Suddenly, the rumbling above grew deeper and there were intermittent thunderclaps too. The wind had picked up speed and trees were shedding leaves and buds mimicking the showers that would follow. Before long, fat drops of rain started pattering the canopy and the heavenly smell of moistening earth rose thickly to halt my reveries. I closed my eyes and inhaled the aroma for a few minutes when I remembered the camera. Realising I had precious few moments before the expensive camera would get drenched inside the economy bag, I dashed towards a small cabin with corrugated tin roof at the edge of the orchard. Even as I was scrambling towards it, I noticed the tiny door open for a trice before it snapped shut again and I was sure a bearded face had flashed through it.
Cursing myself for not carrying weatherproof gear, I started knocking the door with urgency but it seemed nothing in face of the uproar being caused by the wind and the trees. I wondered if the brief movement of the door I had seen was an illusion and the monk who purportedly lived in there had gone off somewhere. It was pouring with a force now and my clothes were sticking to my back as water streamed down my legs. I tried to remain curled against the door with the camera pressed in between. I managed to stay in that position for the next fifteen minutes or so when the rain subsided as quickly as it had begun. And then the door to the cabin opened.
The ashen-faced monk stared blankly at me before he returned to life. He folded his hands and invited me in. Feeling sour, I almost turned away when I remembered his acquaintance with my father. Gingerly, I stepped in, stooping to avoid my head hitting the sill. As my eyes adjusted to the semi-darkness, I noticed a small figure huddled in a corner. Even though her face was half hidden in the veil she had worked out of her sari, I was quick to recognize Radha. ‘Bastard!’ I told myself quietly, pieces of the mystery falling in place. If it could be weighed, the silence was heavier than a metric ton. Eventually, I found my voice and asked the monk if he could spare a plastic bag for me, I was worried about the expensive DSLR I had recently invested in. He smiled and nodded, pulled out a tin box from under the charpoy and started rummaging inside.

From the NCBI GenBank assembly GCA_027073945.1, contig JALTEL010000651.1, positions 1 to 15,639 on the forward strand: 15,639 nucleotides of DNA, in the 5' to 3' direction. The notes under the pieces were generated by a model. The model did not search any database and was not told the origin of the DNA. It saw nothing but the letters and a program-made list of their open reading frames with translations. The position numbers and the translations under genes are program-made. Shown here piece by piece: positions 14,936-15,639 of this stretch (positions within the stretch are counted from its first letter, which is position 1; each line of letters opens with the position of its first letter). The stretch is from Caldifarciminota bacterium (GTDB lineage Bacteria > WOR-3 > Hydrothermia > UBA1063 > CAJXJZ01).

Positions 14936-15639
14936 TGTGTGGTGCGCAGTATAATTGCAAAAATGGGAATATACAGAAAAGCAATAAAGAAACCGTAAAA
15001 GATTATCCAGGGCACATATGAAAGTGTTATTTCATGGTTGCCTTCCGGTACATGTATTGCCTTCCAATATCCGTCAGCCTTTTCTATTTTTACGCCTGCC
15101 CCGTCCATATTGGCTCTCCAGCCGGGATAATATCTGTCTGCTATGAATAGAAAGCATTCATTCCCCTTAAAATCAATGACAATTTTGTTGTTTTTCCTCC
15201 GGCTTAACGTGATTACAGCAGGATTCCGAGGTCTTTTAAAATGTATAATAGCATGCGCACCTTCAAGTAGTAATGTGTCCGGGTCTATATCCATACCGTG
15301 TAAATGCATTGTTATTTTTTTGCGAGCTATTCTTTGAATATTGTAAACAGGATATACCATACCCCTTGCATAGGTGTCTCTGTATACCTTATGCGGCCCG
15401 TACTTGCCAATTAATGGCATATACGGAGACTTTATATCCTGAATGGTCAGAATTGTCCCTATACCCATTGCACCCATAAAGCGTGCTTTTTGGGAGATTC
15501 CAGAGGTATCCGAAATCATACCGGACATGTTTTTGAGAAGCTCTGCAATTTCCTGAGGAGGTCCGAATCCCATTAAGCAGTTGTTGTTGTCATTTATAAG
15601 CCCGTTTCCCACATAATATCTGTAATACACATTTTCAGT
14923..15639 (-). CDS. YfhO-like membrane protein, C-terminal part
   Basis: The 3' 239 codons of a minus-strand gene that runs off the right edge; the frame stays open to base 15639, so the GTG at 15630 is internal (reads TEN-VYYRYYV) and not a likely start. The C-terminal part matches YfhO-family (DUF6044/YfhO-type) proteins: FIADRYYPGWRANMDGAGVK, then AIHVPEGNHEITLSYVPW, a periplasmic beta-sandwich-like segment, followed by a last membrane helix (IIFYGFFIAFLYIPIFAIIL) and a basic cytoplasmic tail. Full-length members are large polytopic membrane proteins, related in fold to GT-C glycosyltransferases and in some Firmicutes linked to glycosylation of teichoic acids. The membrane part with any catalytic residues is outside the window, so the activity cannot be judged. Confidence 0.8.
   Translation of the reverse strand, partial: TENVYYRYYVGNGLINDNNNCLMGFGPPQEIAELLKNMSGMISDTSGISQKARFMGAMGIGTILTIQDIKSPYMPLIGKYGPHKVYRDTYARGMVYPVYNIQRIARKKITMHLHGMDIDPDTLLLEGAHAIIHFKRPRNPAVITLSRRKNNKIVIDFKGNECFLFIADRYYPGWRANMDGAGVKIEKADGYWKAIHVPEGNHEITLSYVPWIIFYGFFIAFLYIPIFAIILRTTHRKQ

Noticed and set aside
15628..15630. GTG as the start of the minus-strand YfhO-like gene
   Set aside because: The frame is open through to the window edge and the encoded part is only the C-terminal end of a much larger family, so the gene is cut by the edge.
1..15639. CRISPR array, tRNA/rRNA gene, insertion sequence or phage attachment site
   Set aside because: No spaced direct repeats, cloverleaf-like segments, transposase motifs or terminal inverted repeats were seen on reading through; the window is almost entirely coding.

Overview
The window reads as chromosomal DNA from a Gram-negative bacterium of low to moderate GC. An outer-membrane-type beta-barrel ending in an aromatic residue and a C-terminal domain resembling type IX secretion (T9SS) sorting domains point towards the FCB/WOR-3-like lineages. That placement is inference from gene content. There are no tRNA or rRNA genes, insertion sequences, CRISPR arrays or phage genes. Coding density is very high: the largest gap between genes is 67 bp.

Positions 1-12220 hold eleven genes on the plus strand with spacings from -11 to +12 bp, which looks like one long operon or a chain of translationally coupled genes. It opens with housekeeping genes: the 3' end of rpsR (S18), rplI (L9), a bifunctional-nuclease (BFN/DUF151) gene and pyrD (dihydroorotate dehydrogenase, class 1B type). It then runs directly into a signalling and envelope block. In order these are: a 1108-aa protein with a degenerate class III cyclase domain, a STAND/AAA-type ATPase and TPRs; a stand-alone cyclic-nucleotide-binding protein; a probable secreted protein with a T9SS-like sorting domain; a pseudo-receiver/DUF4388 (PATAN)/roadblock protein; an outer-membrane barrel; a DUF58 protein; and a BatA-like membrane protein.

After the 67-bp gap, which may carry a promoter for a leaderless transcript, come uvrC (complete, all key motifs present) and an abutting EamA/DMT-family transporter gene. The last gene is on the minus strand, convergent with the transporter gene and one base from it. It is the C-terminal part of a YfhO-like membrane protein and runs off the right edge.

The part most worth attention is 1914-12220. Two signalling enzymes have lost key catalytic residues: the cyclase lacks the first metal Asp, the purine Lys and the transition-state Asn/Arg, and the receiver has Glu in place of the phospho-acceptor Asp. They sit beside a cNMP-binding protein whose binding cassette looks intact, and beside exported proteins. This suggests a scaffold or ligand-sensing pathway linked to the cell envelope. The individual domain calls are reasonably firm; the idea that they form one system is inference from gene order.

‘Sahib, you appear drenched. Do have a cup of tea.’ Radha was now directly looking at me. Then before I could answer, she started working up a kerosene stove on a tiny stool. The speed with which she proceeded to whisk up the tea suggested familiarity with the surroundings. The tea turned out much too sweet for my liking and it also had a whiff of kerosene but it left me feeling cheerful. I was also given a sturdy polythene bag and I carefully wrapped the camera and proceeded to leave.
The wind had dropped to a zephyr and stray drops of rain still touched the face. As I stood out of the cabin the monk folded his hands once more in a goodbye. Suddenly, I heard a commotion at my back and turned to see a group of people lunging towards the cabin through the trees at great speed. I could make out Bhura and his son who was a spitting image of his father. There were two more rough looking men whom I didn’t know but who seemed to be wage workers like Bhura. They were all wielding sturdy bamboo sticks except Bhura and they seemed to be in a foul mood. They were taken aback to find me there, nevertheless.
‘Namaste, Sahib-ji!’ Bhura bowed to me.
‘Namaste, Bhura!’ I said, wondering what was afoot. ‘Is there a problem?’
No one spoke for a few long moments.
‘Sahib, we are looking for Radha. Did you see her by any chance?’ His son blurted out eventually. He was gruff even though he meant to be polite.
‘Radha, your sister, right?’ I said slowly. ‘I think I saw her boarding a bus that went towards the town’.
‘When?’ many voices asked in a chorus.
‘I’d think it was an hour ago,’ I said, feigning to recollect.
‘Baba, the next bus will leave anytime now!’ The son addressed Bhura.
They seemed to huddle their heads momentarily before they left in a huff towards the pitch road. It was then that I realized that my heart was pounding loudly. As they vanished through the trees, I turned to look at the monk. His hands were already folded. His eyes were welling up fast.